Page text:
I wrote this blog sometime back when the horsemeat scandal hit Britain. We published it on another blog which has since gone defunct, while Last Exit To Reality remains one of the most popular blogs in the world. This morning while reading random articles, I noticed that this is all still on going, that horsemeat is still showing up in meat pies and suppliers are still being quietly sued. But since the government doesn’t really want you to know about it, we feel it is our job to keep it in the news
::::::::::::: Horsemeating Around The Big Picture
On a Saturday morning when I finally had the chance to open emails that elicit an Interest Level of zero (but nonetheless have to be cleaned up), I found an email from Tesco (you know, every little helps) entitled “Food concerns, our responsibility and our promise.” The rest of the 5000-character blather had something to do with the fact that “they are working very hard to make sure there is no horse…” or wood or diamond DNA in their food or some such nonsense.
This basically got me thinking “….But what does this really mean?”
What must really actually rile us about the horsemeat scandal?
Fact: nearly every industry has been infiltrated with some form of corrupt thinking. I mean seriously what were the horse-and-pony people thinking? They would have known that someone who never wants to eat horse would have eaten it unknowingly, that perhaps a lovely Swedish girl living in London who grew up around horses would have been forced to eat horse against her will – that IS corruption.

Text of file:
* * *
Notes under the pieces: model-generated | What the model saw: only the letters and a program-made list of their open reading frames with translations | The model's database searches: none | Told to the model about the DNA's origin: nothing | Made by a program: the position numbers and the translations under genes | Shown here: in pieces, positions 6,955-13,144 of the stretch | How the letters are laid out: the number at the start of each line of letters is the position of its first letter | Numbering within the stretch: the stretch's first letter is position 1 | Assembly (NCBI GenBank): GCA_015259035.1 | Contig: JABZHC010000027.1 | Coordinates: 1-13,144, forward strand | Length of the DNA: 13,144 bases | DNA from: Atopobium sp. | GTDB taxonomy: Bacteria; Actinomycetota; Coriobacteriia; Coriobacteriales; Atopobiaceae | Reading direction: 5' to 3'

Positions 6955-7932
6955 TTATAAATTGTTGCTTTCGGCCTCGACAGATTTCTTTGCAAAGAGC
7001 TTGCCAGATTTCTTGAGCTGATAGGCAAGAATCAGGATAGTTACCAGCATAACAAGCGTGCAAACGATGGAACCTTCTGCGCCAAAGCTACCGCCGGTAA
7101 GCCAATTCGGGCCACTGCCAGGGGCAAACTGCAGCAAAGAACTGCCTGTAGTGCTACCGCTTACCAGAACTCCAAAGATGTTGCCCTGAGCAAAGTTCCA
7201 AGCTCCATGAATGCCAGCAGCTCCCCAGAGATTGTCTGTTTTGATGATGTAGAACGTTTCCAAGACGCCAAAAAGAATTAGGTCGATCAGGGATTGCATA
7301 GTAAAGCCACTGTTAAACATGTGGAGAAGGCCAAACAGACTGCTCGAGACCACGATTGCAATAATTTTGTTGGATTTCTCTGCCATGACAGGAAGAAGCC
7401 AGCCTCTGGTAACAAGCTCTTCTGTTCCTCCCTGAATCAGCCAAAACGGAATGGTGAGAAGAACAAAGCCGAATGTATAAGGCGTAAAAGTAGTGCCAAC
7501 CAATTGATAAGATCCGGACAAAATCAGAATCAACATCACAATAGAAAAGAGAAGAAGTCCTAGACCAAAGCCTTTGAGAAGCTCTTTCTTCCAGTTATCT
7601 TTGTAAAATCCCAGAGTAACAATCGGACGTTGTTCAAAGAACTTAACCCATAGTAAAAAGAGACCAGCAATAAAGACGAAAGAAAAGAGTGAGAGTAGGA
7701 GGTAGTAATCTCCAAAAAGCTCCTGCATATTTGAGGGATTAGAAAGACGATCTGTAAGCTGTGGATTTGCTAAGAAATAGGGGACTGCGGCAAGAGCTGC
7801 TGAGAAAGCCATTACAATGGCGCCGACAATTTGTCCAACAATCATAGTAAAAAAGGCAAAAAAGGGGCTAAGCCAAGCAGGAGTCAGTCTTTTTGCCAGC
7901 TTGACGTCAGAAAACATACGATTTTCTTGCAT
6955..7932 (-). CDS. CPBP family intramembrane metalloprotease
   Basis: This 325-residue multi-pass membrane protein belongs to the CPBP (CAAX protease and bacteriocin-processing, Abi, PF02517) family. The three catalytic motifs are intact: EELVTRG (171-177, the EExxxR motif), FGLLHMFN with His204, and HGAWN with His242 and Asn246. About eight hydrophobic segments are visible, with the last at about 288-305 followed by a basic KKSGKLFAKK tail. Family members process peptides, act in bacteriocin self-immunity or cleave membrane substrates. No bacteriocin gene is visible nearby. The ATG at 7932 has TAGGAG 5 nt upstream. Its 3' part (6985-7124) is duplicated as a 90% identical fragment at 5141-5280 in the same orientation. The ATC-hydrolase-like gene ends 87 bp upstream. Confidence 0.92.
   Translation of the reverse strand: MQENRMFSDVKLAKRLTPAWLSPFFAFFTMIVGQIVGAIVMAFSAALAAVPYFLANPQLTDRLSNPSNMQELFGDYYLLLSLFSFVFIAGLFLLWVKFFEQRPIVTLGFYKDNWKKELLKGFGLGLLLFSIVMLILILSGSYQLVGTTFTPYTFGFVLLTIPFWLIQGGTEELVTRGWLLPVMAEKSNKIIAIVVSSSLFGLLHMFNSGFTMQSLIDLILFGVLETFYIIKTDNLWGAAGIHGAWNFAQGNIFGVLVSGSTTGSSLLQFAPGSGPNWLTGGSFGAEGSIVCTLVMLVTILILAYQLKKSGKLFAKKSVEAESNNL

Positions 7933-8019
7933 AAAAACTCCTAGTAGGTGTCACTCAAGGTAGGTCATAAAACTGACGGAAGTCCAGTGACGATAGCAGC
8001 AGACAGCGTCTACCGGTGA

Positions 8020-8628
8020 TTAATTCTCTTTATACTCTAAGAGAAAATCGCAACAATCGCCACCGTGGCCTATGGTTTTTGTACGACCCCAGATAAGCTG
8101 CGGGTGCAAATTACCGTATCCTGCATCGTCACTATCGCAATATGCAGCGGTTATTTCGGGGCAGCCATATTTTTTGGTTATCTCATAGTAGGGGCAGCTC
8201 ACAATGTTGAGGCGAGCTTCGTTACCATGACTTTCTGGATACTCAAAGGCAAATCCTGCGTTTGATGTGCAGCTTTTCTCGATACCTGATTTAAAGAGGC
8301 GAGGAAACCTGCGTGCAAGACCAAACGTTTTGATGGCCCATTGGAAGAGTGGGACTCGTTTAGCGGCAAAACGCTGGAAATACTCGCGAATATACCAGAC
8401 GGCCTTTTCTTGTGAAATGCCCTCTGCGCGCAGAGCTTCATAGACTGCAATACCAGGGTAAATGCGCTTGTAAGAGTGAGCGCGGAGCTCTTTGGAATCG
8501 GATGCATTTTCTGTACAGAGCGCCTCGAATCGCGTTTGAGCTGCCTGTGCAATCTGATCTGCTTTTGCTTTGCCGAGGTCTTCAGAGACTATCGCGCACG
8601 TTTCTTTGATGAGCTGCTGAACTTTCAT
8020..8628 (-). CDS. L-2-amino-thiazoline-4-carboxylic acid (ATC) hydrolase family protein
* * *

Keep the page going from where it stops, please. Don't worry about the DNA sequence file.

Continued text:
And then the penny dropped: Deregulation has infiltrated everything from our energy bills to our daily food. Seriously, All Bets Are Off…
Hamburger A Cheval…Horse Burger Mmmmmm
Now I’m not saying that horse meat is some horrible form of food. After all, they serve horse burgers in France, but of course they are labeled as some fancy-sounding dish called “Hamburger a Cheval”. You know what you’re getting unless you don’t speak French and were being a tourist and not a traveler at the time.
Now it’s not just the food industry that is recently tainted with flavors of drama and a hint of corruption. Since the beginning of the free-wheeling days of the Bush and Blair administrations, banking and other industries became completely unregulated : i.e. they were meant to regulate themselves. But in the rush to make even more margin off unwitting consumers, corners were cut by almost every business and regulation of industry went out the window. They were basically allowed to do whatever, change and bend the rules whenever, using whomever they saw fit for the job. Until they got found out.Now some de-regularization continues on– plain as day– in electricity, mortgage and finance, communications, energy, transportation, and more…No really, written plain as day in black-and-white for all to see (The Fine Print written in font size 2 in your Terms and Conditions).
Let’s face it, when you deregulate the world, there are always consequences.
Causality is after all a universal constant – Cause and Effect.